In this way a Christian can easily handle the situation and his relations toward both his enemies and his friends. So far as his neighbor’s person is concerned, he will love and bless everyone. But on the other hand, so far as God and His Word are concerned, he will not put up with any transgression. He must give this precedence over everything else and subordinate everything else to it, irrespective of any person, be he friend or foe; for this cause belongs neither to us nor to our neighbor, but to God, whom it is our duty to obey before anything else (Acts 5:29). Consequently I say to my worst enemies: “Where it is only my own person that is involved, there I am very willing to help you and to do everything good for you, in spite of the fact that you are my enemy and that all you ever do for me is to harm me. But where it is the Word of God that is involved, there you must not expect any friendship or love that I may have for you to persuade me to do something against that, even if you were my nearest and dearest friend. But since you cannot endure the Word, I will speak this prayer and benediction over you: ‘May God dash you to the ground!’56 I shall willingly serve you, but not in order to help you overthrow the Word of God. For this purpose you will never be able to persuade me even to give you a drink of water.” In other words, our love and service belong to men. But they belong to God above all; if this is hindered or threatened, love and service are no longer in place. For the command is: “You shall love your enemy and do him good.” But to God’s enemies I must also be an enemy, lest I join forces with them against God.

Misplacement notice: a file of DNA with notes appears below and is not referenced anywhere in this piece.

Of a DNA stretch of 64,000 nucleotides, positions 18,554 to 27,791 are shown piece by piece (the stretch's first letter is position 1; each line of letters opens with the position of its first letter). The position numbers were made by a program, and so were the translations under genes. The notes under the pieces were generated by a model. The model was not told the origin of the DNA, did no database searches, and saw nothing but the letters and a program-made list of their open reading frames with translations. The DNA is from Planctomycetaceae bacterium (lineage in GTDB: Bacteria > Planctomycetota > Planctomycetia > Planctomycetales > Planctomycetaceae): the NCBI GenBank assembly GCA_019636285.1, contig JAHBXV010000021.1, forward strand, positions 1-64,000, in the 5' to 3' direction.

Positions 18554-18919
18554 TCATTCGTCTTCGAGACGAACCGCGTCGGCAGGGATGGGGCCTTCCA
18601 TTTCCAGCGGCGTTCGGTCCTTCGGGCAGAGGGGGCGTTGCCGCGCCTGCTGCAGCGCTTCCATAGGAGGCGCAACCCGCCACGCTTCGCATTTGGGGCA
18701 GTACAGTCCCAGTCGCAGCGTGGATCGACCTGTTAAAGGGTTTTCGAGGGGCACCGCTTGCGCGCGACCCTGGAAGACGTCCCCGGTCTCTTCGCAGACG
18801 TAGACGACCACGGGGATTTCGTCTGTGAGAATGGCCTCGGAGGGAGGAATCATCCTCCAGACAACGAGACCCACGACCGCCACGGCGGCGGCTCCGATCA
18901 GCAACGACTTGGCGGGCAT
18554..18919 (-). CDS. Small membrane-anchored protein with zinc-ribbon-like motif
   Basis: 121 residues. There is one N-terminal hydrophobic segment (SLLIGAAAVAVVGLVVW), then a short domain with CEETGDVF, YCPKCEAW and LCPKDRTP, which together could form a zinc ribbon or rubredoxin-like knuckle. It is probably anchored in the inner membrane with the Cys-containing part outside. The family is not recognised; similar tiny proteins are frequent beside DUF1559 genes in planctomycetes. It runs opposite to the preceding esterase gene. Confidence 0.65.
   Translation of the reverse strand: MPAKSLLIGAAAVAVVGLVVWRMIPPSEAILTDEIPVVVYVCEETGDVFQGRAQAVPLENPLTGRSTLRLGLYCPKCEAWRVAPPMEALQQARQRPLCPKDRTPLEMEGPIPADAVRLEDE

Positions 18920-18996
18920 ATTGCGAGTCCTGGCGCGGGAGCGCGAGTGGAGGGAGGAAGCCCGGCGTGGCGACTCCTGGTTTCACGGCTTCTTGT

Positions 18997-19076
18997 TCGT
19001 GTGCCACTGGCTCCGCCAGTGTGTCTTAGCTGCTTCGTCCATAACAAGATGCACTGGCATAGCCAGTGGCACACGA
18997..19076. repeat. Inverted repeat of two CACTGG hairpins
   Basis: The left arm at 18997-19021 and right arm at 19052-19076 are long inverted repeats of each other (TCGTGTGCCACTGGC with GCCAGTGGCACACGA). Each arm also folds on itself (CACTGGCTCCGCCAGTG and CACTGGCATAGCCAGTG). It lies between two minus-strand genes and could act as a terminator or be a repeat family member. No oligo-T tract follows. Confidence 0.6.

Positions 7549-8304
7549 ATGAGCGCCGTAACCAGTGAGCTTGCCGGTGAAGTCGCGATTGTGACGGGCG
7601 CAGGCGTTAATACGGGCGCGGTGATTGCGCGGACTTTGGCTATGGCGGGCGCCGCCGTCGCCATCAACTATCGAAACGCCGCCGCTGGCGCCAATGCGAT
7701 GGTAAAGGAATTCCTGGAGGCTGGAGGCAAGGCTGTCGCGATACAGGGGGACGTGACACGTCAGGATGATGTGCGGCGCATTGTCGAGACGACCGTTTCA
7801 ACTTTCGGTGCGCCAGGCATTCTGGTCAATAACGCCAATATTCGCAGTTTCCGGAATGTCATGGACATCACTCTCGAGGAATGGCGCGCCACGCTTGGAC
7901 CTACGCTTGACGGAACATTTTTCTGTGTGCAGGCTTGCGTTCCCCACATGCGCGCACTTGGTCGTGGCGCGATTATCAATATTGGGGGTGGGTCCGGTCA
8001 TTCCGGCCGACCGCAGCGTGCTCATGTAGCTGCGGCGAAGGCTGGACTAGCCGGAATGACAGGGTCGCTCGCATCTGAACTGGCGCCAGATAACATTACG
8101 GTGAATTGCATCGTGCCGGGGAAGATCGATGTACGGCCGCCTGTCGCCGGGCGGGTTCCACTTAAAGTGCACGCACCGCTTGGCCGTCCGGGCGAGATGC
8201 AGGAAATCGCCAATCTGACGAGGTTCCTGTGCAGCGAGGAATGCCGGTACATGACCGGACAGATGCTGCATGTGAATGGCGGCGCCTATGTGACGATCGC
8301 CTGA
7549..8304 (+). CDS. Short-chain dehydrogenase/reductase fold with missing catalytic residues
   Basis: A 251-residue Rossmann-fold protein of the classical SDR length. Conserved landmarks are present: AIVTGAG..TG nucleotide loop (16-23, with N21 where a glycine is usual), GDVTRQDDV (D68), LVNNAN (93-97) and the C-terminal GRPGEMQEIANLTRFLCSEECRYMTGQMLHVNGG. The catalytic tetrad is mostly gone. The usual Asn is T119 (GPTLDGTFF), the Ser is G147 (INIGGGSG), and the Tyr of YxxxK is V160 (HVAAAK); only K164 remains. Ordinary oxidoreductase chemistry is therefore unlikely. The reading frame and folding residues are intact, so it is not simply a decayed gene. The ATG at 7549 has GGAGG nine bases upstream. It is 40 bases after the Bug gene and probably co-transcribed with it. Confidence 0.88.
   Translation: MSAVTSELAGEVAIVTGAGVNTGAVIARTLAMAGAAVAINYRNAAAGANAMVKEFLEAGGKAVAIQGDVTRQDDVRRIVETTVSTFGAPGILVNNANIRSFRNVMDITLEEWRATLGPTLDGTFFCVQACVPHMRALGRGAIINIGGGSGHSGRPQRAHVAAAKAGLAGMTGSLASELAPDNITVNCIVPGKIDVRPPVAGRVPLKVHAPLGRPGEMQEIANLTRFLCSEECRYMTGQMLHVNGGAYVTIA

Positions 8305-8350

Thus He has refuted this idea also against the delusion of the Jews, who gave a crooked twist to Scripture57 by maintaining that they were permitted to hate their enemies. He has interpreted the Law to mean that they were to have no enemy at all whom they should hate, in spite of the fact that Moses had told them not to establish or to maintain friendly relations with certain alien heathen, whom not they but God Himself had specifically designated as His enemies. But that they were to regard as their enemies anyone whom they chose, and that they were to curse, persecute, and torment such people—that was not what Moses meant to say. Solomon correctly understood and interpreted Moses, and he says (Prov. 25:21): “If your enemy is hungry, give him bread to eat; and if he is thirsty, give him water to drink,” a statement which St. Paul also cites (Rom. 12:20). Hating your enemy is proper to a public person and to an office that has been divinely established. But the commandment (Lev. 19:18): “You shall love your neighbor as yourself,” applies to the common crowd and to each individual in particular.
Look at how high He puts the target. Not only does He denounce those who do harm to their enemies, but He also refuses to call those “pious” who neglect to do them good when they need it. He says first: “Love your enemies.” But “to love” means to be goodhearted and to wish the best, to have a heart that is friendly, kind, and sweet toward everyone, not one that makes fun of misery or misfortune. He also wants us to express this by our words, as He says: “Bless those who curse you.” Thus we should not speak a single harsh word against them, however terrible their abuse, slander, scolding, and curses may be, but only speak to them kindly and wish them well. This is the source of that beautiful Christian saying which some pious people use. When they hear that someone has done them wrong or has played some ugly trick upon them, they say: “May God forgive him!” They are concerned and sympathetic, and all they want is to keep this from bringing any harm to him in his relation to God. That is really a good tongue in response to the evil tongues of others, with both the mouth and the heart demonstrating nothing but love.